Help for Hernias
Robotic-Assisted Surgery Is the Key
We are fortunate to live in a time of advances in communications and technology. As a surgeon, I believe one of the most dramatic advances in technology has been the development of robotic surgery. Surgery has been promoted in movies and TV programs with a dramatic flair, people rushing about bringing instruments and saving lives.
Today, we’re not just saving lives with robotic surgery, we’re making lives better. An example of that is the development of robotic-assisted hernia repair. You’ll probably never see a movie or TV show referencing hernia repair. It’s not glamorous, but it’s certainly necessary.
A hernia is a very common condition that occurs when tissue or fat bulges outward through an opening in the abdominal wall. Most are located in the abdomen, although you can find hernias in the groin as well. They occur in people of all ages – from infants to adults. Both males and females can have hernias, though inguinal hernias are more common in men.
Hernias won’t get better when left untreated. The only sure treatment for hernia is surgical repair. We need to do a better job of letting patients know there is an effective solution to this health problem.
I believe the highest value of robotic surgery is in hernia repair surgery.
Many of the patients with hernias are young, active people whose hernias eventually interfere with their comfort and ability to enjoy an active lifestyle.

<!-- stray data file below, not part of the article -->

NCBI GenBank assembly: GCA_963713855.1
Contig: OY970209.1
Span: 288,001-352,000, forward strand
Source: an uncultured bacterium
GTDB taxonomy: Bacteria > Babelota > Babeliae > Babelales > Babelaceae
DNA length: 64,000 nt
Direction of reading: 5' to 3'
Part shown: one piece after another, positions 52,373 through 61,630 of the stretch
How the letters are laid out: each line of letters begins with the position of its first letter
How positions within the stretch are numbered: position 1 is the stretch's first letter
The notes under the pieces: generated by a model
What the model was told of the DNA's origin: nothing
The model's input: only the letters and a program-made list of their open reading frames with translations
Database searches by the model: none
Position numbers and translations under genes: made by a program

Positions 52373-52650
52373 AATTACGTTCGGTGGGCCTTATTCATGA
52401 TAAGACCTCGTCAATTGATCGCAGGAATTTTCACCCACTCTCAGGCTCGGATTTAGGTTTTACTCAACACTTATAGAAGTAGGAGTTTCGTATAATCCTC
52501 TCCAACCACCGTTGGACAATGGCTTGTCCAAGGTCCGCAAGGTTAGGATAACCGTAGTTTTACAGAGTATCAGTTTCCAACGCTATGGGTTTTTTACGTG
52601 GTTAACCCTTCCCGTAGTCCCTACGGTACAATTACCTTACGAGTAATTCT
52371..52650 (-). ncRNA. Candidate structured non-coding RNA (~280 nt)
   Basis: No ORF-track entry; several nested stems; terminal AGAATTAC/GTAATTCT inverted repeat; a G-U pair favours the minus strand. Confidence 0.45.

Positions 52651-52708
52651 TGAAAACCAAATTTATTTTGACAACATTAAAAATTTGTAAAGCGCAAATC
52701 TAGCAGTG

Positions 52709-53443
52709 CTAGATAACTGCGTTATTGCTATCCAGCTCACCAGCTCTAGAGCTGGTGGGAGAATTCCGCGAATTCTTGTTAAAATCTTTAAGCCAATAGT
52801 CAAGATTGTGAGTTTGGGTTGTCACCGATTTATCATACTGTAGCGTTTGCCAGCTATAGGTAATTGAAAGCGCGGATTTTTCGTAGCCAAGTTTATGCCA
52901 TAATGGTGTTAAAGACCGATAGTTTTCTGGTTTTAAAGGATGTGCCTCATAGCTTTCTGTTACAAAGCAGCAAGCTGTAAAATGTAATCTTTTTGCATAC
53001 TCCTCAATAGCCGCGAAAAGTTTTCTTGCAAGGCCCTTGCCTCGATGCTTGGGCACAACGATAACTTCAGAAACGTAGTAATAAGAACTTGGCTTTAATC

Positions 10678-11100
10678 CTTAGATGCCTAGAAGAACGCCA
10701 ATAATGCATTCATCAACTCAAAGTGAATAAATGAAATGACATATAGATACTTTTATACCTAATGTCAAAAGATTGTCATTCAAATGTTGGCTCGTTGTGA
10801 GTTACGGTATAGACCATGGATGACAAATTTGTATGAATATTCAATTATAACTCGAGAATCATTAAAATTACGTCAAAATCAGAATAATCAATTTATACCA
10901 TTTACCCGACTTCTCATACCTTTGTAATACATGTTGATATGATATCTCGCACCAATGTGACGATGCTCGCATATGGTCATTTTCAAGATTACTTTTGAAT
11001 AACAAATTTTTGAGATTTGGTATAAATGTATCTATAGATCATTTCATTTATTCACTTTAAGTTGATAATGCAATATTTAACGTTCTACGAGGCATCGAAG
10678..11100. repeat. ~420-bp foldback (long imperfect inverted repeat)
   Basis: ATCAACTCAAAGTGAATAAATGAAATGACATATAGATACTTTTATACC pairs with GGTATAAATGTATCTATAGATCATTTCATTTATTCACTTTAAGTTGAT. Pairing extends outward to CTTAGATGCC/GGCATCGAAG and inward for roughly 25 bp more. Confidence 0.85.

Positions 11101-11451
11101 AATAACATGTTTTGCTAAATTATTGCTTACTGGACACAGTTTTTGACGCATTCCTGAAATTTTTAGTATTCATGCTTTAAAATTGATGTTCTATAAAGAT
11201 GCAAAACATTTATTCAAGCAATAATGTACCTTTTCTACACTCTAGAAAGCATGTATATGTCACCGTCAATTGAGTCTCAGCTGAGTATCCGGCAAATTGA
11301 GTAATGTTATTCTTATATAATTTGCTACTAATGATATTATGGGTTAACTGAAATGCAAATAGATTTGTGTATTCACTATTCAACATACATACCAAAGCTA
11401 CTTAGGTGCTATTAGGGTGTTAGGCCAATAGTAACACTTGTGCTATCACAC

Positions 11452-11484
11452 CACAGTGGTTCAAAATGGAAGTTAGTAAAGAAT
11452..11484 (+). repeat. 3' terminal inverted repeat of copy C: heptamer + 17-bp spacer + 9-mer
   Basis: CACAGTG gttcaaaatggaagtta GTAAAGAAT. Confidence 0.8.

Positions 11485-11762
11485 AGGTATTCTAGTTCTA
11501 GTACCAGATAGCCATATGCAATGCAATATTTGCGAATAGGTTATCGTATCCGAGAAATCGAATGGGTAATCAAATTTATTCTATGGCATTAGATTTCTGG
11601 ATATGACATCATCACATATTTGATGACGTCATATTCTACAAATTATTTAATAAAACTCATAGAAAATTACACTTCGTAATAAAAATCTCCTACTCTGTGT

The typical symptom of a hernia is the obvious bulge or lump. Depending on the type of hernia, symptoms may include pain when bending or lifting, constipation, difficulty swallowing food or heartburn. When these symptoms occur in a normally active person, it’s a sign that something needs to be addressed. Diagnostic tests will determine if a hernia is present.
Previously, with traditional open surgery, patients undergoing hernia repair experienced larger incisions, more pain and a lengthy recovery time. The introduction of minimally invasive surgery (laparoscopic surgery) reduced these, but the advance of robotic-assisted surgery has reduced them even more.
Depending on the type of hernia and the patient’s condition, patients who undergo robotic-assisted surgery experience less pain and return to work in several days, not several weeks. They regain their active lifestyle much quicker, but perhaps the best news of all is that I’ve found that patients undergoing robotic surgery are less likely to have a recurrence. With all of the benefits of robotic surgery, I consider it to be the gold standard for hernia repair and numerous other procedures I offer. Finally, I’m certainly grateful that Willis- Knighton has given surgeons this technology at all four of its hospitals. The health system has seven surgical robots to make it available to everyone who needs robotic surgery.
If you’ve been diagnosed with a hernia and it’s affecting your quality of life, be sure to ask your doctor about the benefits of roboticassisted surgery.
Dr. Kamel Brakta is a surgeon at WK Robotic Laparoscopic & Surgery, part of the Willis-Knighton Physician Network. He is trained and experienced in the use of the da Vinci® Surgical System.